Overland Elementary will be the name of one of Rochester's two new schools being constructed in the northwest quadrant of the city.

The School Board approved the name on Tuesday with a 6-1 vote. Jess Garcia was the sole opposing board member. The decision came after the School Board had a split vote on the same name during its last meeting.

During both meetings, Garcia said she didn't think the top two names that came out of the nomination process were representative enough of the whole community. She acknowledged the community followed the district's request when it was asked for name suggestions, but she still would vote against the Overland option.

ALSO READ: It's a miracle, Rochester educator says of vaccination

"I want to honor the fact that the community did what we asked them to," Garcia said. "We need to own that as the board — we made this issue for ourselves."

Newsletter signup for email alerts

The naming process started when the district asked for suggestions from the public. From there, a group within the district whittled the list down to five finalists. The district released that list back to the community and asked them to rank the names based on which of the five they liked best. The top two were "Overland" and "Henry Plummer."

Overland refers to Overland Drive Northwest, a road near the new school. Henry Plummer was "a southeast Minnesota native who made revolutionary medical and engineering innovations right here in Rochester," according to information from the district.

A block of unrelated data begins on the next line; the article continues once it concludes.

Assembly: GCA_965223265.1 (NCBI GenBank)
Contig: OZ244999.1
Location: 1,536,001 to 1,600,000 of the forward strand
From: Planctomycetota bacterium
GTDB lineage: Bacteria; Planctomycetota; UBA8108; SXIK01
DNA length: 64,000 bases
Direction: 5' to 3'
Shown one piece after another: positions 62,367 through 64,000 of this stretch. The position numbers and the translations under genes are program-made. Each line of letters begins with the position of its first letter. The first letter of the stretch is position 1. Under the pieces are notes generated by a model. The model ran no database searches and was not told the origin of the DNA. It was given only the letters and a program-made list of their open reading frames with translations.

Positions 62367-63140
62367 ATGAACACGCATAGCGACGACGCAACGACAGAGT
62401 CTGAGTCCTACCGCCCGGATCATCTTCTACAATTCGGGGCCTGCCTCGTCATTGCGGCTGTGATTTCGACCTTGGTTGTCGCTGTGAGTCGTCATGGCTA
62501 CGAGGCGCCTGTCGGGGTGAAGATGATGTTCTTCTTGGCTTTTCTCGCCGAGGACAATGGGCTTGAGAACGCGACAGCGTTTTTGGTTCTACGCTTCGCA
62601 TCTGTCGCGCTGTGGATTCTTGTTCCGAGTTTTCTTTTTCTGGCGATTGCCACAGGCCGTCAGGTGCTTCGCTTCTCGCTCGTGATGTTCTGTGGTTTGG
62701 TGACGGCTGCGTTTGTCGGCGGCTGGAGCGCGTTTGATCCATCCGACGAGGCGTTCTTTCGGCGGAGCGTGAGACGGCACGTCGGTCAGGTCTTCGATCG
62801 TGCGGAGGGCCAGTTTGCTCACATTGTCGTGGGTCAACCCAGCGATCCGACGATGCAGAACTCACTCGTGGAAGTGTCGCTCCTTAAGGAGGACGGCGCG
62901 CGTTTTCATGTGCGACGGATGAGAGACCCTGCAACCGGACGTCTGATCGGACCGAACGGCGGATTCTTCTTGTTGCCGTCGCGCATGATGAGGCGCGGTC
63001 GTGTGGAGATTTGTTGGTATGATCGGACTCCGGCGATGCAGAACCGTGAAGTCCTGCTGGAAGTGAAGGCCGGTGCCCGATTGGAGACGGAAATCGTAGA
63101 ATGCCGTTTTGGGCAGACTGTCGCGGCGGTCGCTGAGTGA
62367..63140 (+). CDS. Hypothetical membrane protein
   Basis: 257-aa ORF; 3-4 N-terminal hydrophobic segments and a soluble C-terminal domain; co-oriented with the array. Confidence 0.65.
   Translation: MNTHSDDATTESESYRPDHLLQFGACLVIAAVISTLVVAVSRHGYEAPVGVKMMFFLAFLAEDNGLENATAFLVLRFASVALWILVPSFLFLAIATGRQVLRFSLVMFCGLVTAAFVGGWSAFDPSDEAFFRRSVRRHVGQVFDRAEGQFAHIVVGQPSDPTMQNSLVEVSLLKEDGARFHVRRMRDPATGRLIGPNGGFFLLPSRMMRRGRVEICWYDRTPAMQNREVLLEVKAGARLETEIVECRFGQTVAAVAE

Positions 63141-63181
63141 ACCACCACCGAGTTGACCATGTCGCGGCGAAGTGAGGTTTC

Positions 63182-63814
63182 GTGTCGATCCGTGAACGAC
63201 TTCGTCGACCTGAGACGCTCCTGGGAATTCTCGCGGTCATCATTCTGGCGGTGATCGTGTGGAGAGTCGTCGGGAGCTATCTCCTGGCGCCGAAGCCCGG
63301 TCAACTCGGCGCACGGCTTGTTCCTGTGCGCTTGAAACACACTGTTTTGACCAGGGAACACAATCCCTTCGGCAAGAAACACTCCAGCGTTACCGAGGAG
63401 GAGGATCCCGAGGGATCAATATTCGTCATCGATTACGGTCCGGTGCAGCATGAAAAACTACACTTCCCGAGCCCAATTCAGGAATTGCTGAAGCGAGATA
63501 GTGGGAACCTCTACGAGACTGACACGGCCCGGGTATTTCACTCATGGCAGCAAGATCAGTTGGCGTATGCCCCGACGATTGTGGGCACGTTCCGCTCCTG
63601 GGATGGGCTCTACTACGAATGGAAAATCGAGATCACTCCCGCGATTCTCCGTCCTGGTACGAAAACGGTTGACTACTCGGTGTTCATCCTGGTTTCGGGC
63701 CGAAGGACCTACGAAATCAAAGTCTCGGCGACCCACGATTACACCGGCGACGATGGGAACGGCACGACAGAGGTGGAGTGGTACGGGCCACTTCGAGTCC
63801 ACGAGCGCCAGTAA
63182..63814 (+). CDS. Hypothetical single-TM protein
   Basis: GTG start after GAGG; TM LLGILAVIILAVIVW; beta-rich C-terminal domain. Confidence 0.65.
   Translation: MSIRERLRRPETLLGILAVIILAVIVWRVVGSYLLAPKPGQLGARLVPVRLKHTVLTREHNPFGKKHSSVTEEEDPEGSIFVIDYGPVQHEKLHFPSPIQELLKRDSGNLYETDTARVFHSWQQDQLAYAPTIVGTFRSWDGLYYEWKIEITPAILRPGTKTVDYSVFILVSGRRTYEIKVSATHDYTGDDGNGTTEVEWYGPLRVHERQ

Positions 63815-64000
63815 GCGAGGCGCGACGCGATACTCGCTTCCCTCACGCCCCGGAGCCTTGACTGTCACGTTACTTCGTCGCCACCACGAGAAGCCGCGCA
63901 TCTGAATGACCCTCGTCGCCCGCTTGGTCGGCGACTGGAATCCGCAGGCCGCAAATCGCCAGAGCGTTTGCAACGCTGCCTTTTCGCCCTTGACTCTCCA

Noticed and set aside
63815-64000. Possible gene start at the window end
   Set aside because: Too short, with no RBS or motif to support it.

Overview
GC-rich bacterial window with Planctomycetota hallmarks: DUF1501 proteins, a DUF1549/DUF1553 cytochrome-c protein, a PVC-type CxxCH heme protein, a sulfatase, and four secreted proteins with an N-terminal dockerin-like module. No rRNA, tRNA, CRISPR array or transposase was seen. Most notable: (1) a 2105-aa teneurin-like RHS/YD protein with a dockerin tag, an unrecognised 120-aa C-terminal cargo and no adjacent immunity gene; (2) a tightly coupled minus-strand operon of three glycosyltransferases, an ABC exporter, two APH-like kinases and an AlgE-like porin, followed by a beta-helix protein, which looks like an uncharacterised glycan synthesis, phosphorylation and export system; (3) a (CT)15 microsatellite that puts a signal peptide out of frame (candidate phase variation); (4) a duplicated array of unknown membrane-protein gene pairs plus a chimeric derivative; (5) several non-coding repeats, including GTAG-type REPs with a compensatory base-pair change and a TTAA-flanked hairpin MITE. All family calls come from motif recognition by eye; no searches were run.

The board also voted on the Henry Plummer option during Tuesday's meeting. That vote failed by a 5-2 margin, with Melissa Amundsen and Julie Workman voting in favor, and Don Barlow, Karen MacLaughlin, Jean Marvin, Cathy Nathan and Garcia voting against it.

Garcia wasn't the only one to speak out about the lack of diversity in the top two names. The American Indian Parent Advisory Committee (AIPAC) presented a statement expressing disappointment in the top two results.

"The finalist names and how they were chosen are not reflective toward the equitable strides our district is adamant on making," said Ryley Randolph, a Century High School student. "We, the AIPAC, see this as a missed opportunity to strengthen Rochester Public Schools' relationship with its American Indian community, and further its relationship to the land it resides on — which is the ancestral land of the Dakota people who were forcibly removed from this area only generations ago."

One of the names on the list of the five finalists was "Woksape," a Dakota word for "wisdom."

Barlow said that rejecting the input the community provided to the School Board could drive a wedge between the two.

"The point is we asked the community to come up with the names. They did," Barlow said. "I think we risk losing a lot of community support when we ask them to do something and then we kind of turn our nose up at what they do. To me, that's personally highly offensive."

In addition to approving a name for the school, the board also received an update on the construction process. Keane McWaters of Knutson Construction said the school is about half finished. According to a timeline for the project, construction is expected to wrap up in August.